Slutpage Use Among U.S. College Students: The Secret and Social Platforms of Image-Based Sexual Abuse

Megan K. Maas, Kyla M. Cary, Elizabeth M. Clancy, Bianca Klettke, Heather L. McCauley, Jeff R. Temple

Research output: Contribution to journalArticlepeer-review

Abstract

The phenomenon of “slutpages,” tied to high schools, fraternities, and the military, used to post, share, and comment on nude and semi-nude images of women, has emerged in mass media. To our knowledge, this is the first study to empirically investigate slutpage use behaviors including: visiting slutpages, posting nude images/videos online without consent, and using a vault app to store/share nude images. We conducted a survey of undergraduate college students attending a large Midwestern university in the U.S., with 1867 respondents (36.4% cis/transgender men, 63.6% cisgender women; 18–24 years old M = 20.39) to determine who is engaging in slutpage use behaviors. Our results showed that younger participants and men were more likely to engage in slutpage use behaviors than older participants and women, especially if they participated in Greek Life or played a team sport for their university. Men in a fraternity or on a team sport visited slutpages and posted nude images/video online without consent more frequently than men outside these groups, or women in general. Drinking alcohol and using pornography more frequently were also associated with slutpage use behaviors. This study provides a new understanding of slutpages as a social form of image-based sexual abuse and informs researchers, educators, and policy makers to expand their inquiry into online sexual experiences and exploitation to include this phenomenon.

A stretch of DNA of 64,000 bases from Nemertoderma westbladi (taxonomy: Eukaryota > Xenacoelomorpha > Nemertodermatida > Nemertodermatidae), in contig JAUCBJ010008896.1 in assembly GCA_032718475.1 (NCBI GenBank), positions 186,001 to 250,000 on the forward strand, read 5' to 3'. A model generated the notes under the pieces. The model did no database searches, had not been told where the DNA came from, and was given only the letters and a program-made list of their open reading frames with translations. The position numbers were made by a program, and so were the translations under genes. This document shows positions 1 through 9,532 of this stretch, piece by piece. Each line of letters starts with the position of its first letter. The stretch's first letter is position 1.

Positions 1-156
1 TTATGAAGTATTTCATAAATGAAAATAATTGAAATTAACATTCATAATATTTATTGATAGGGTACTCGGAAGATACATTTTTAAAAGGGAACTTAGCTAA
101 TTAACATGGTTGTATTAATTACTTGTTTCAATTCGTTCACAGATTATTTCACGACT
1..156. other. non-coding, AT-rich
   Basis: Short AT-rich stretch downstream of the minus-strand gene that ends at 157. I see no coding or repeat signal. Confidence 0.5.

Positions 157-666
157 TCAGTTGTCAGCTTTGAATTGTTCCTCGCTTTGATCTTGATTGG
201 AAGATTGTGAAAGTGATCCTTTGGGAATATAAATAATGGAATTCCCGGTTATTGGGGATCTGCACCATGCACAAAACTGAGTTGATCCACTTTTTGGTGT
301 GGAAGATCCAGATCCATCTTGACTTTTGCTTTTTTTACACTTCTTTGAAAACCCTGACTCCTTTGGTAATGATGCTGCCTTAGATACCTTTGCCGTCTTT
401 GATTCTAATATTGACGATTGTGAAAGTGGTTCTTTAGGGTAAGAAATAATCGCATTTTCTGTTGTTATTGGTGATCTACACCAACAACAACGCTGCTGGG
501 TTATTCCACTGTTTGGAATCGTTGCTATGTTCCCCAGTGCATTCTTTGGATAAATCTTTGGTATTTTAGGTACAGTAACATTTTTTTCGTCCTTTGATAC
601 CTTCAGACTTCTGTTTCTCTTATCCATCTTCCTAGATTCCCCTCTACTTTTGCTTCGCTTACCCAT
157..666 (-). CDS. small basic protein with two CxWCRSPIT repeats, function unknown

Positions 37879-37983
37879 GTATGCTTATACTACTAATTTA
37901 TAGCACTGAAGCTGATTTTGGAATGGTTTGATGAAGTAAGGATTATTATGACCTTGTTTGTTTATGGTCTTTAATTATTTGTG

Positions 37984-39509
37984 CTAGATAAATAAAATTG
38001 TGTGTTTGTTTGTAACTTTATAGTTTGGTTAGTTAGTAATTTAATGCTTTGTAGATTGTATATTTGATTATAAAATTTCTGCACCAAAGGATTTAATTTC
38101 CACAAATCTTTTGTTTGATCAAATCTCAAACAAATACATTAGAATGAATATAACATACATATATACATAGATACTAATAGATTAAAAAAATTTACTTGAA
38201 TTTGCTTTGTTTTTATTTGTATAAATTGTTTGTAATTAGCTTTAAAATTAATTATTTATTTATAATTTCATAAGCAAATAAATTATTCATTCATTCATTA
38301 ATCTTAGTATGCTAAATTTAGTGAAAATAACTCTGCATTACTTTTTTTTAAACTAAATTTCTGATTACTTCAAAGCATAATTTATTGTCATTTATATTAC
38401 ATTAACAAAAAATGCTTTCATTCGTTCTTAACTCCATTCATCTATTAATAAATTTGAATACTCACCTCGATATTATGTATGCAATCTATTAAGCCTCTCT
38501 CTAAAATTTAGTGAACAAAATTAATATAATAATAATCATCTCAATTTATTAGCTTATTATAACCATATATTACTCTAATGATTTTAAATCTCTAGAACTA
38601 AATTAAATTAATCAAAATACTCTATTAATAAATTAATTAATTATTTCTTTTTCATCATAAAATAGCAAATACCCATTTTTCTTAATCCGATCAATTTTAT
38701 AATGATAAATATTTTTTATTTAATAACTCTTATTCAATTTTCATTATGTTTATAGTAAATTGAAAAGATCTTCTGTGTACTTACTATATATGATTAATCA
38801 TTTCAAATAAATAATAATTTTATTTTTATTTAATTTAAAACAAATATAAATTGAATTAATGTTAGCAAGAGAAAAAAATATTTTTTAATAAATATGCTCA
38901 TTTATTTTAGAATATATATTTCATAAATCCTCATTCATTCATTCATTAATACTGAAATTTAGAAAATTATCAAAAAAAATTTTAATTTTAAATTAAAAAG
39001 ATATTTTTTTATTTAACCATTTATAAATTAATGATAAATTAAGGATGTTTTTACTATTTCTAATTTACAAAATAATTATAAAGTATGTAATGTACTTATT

Original languageEnglish (US)
JournalArchives of Sexual Behavior
DOIs
StateAccepted/In press - 2021

Keywords

  • Gender
  • Masculinity
  • Pornography
  • Sexting
  • Sexual harassment
  • Social media

ASJC Scopus subject areas

  • Arts and Humanities (miscellaneous)
  • Psychology(all)

Fingerprint Dive into the research topics of 'Slutpage Use Among U.S. College Students: The Secret and Social Platforms of Image-Based Sexual Abuse'. Together they form a unique fingerprint.

Cite this